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The Federal Reserve's recent decision to push interest all the way to zero has millions of investors scrambling.
Clearly, now is not a good time to be buying bonds for retirement income alone. Their rates also have plummeted.
That leaves many investors looking for good dividend yields at a time when the economy is weakening.
You need look no further than tech.
The sector has quietly come to dominate corporate balance sheets in terms of cash on hand.
That means two things. Firstly, tech is a great place to find yields. Secondly, these cash-rich firms are least likely to cut their dividends in a recession.
Indeed, nine tech companies in the S&P 500 alone hold more than $350 billion in net cash.
With that in mind, these three dividend stocks currently offer the safest yields...
The High-Tech Dividend Revolution
As a longtime tech investor, I have to say I've had a sea change when it comes to dividends.
A decade ago, high-yield tech stocks were rare. Back then, Silicon Valley preferred to plow cash back into the next round of growth.
But following the financial crisis that ended in early 2009, these firms found themselves awash in cash as businesses and consumers adopted a wide range of new technologies en masse.
That change has transformed some of tech's biggest players from laggards into dividend leaders.
So, as a service to dividend hunters, I put together a list of the three tech stocks least likely to cut their dividends as the economy slows.
I based that on their net cash on hand as well as positive cash flow. I then searched for those firms that have an S&P corporate bond rating of at least BBB, the lowest level that the marquis agency still considers "investment" grade.
That narrowed the list to three that offer yields that investors can likely count on in these challenging times. Take a look.
Tech Dividend Stocks, No. 3: AAPL
There's no question that Apple Inc. (NASDAQ: AAPL) sets the standard by which other consumer tech companies are judged. It redefined music listening with the release of the iPod and created the concept of the smartphone with the release of the iPhone in June 2007.
Along the way, it's now setting the standard for wearables with its fifth-generation Apple Watch. But it's not all about hardware.
Indeed, its services unit continues to ramp up sales and has become one of the company's biggest growth engines. Apple has said repeatedly that it is targeting $50 billion in sales in the next few years.
Shares currently have a forward dividend yield of 1.25%. AAPL has an S&P credit rating of AA+ has more than $90 billion in net cash on hand. It has a yearly free cash flow of $45 billion and has been doubling its per-share earnings every 4.5 years.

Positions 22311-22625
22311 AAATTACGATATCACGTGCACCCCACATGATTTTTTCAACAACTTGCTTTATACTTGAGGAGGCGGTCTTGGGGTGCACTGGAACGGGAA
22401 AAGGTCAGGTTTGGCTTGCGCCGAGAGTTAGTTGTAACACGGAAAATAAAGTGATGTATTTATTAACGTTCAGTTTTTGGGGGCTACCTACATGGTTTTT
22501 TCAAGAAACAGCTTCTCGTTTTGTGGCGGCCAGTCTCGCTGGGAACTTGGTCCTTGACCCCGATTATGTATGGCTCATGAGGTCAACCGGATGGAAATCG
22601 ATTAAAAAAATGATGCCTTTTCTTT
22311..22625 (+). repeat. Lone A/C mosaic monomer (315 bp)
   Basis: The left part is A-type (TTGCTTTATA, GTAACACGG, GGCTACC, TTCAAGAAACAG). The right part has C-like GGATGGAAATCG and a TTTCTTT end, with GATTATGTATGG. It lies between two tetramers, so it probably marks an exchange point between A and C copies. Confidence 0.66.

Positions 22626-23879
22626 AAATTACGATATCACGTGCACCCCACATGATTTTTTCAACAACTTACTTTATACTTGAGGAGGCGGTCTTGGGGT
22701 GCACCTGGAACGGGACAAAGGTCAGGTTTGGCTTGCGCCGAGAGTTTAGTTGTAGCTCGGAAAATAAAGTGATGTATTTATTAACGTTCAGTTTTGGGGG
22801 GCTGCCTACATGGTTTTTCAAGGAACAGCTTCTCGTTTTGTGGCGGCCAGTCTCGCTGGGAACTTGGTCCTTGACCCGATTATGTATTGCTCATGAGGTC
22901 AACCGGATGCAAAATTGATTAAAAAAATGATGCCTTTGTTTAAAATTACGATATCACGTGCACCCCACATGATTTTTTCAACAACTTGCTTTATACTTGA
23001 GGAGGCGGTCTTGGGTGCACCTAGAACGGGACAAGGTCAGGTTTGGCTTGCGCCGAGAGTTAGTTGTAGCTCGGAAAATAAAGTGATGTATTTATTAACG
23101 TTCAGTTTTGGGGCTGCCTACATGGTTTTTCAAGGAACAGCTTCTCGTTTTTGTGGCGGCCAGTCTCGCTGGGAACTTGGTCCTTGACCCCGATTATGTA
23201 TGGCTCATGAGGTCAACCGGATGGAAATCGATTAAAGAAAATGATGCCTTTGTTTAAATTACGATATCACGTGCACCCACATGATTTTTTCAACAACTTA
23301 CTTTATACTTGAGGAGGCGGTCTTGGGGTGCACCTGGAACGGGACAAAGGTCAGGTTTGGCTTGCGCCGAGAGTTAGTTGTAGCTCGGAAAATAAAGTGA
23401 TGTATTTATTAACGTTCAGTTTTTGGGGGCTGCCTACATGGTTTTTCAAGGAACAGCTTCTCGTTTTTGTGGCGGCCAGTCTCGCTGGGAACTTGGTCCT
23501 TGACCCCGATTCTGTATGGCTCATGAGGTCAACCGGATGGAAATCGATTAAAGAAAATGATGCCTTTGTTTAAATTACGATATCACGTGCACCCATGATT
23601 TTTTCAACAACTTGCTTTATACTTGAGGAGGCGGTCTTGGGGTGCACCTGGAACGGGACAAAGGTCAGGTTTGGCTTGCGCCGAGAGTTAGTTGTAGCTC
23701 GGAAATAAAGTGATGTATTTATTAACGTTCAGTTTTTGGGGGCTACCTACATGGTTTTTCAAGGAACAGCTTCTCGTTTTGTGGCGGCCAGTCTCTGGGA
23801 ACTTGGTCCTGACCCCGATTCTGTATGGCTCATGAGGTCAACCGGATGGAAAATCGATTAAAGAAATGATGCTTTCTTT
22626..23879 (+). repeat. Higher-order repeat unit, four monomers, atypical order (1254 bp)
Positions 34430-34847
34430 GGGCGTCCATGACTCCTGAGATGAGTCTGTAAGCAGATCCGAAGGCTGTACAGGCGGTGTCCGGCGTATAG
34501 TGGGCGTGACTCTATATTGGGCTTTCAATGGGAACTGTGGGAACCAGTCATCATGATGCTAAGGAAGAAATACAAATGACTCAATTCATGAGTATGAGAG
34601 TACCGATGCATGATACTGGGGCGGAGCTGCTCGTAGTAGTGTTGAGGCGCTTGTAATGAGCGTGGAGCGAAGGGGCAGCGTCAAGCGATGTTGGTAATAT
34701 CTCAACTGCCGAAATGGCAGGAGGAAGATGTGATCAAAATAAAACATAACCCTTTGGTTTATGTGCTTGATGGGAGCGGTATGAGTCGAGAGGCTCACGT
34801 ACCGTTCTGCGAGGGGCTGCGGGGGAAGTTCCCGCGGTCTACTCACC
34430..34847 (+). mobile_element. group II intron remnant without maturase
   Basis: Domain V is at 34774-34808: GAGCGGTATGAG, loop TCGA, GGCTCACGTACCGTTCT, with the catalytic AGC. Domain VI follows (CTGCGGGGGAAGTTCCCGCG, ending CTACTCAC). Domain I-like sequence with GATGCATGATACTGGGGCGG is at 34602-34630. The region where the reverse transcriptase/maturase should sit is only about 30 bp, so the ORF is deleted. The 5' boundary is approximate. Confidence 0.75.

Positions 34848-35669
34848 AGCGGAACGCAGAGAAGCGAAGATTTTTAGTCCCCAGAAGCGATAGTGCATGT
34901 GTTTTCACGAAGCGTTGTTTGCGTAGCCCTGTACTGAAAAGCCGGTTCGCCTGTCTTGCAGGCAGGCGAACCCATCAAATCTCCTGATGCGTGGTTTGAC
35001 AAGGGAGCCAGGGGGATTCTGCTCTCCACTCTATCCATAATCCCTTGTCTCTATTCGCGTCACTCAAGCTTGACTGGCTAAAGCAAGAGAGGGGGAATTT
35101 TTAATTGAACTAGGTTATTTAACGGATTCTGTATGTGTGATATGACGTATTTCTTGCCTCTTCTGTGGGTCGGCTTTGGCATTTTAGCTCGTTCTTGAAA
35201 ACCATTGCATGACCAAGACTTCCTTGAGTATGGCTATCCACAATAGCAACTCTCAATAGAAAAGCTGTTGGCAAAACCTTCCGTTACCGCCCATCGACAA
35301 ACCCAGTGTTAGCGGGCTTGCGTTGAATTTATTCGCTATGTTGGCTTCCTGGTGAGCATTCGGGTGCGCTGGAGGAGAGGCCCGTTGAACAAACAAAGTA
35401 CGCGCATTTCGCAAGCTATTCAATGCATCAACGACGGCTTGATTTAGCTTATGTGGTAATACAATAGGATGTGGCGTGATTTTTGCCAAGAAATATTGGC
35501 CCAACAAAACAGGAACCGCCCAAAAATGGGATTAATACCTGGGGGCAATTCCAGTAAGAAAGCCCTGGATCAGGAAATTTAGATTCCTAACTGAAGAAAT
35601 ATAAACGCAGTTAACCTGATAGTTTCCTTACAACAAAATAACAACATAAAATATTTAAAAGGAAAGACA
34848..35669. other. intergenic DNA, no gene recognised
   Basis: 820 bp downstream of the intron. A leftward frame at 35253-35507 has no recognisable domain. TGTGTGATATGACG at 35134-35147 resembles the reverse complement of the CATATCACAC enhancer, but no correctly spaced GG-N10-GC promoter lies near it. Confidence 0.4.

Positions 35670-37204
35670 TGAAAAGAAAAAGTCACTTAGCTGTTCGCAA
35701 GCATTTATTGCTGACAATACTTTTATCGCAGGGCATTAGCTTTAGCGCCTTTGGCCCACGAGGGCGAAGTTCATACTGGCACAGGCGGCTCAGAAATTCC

Tech Dividend Stock, No. 2: CSCO
While we still don't know the full extent of COVID-19's impact on the economy and technology sales, Cisco Systems Inc. (NASDAQ: CSCO) recently reinforced its commitment to maintaining a robust dividend.
During a Feb. 12 call with analysts, the firm said that it had raised dividends by 3%. The company said it was "reinforcing our commitment to returning capital to shareholders and our confidence in the strength and stability of our ongoing cash flows."
Known for a wide range of computer networking gear, Cisco equipment got a heavy workout during the crisis as millions of employees worked from home. Primarily known as a hardware firm, Cisco has become a cloud play as of late because 72% of its software is subscription-based.
CSCO shares currently have a forward dividend yield of 4%. CSCO has an S&P credit rating of AA- and has roughly $10 billion in net cash on hand. It has a yearly free cash flow of $11 billion and has been doubling its per-share earnings every six years.
About the Author
Michael A. Robinson is a 36-year Silicon Valley veteran and one of the top tech and biotech financial analysts working today. That's because, as a consultant, senior adviser, and board member for Silicon Valley venture capital firms, Michael enjoys privileged access to pioneering CEOs, scientists, and high-profile players. And he brings this entire world of Silicon Valley "insiders" right to you...
- He was one of five people involved in early meetings for the $160 billion "cloud" computing phenomenon.
- He was there as Lee Iacocca and Roger Smith, the CEOs of Chrysler and GM, led the robotics revolution that saved the U.S. automotive industry.
- As cyber-security was becoming a focus of national security, Michael was with Dave DeWalt, the CEO of McAfee, right before Intel acquired his company for $7.8 billion.
This all means the entire world is constantly seeking Michael's insight.
In addition to being a regular guest and panelist on CNBC and Fox Business, he is also a Pulitzer Prize-nominated writer and reporter. His first book Overdrawn: The Bailout of American Savings warned people about the coming financial collapse - years before the word "bailout" became a household word.
Silicon Valley defense publications vie for his analysis. He's worked for Defense Media Network and Signal Magazine, as well as The New York Times, American Enterprise, and The Wall Street Journal.
And even with decades of experience, Michael believes there has never been a moment in time quite like this.
Right now, medical breakthroughs that once took years to develop are moving at a record speed. And that means we are going to see highly lucrative biotech investment opportunities come in fast and furious.
To help you navigate the historic opportunity in biotech, Michael launched the Bio-Tech Profit Alliance.
His other publications include: Strategic Tech Investor, The Nova-X Report, Bio-Technology Profit Alliance and Nexus-9 Network.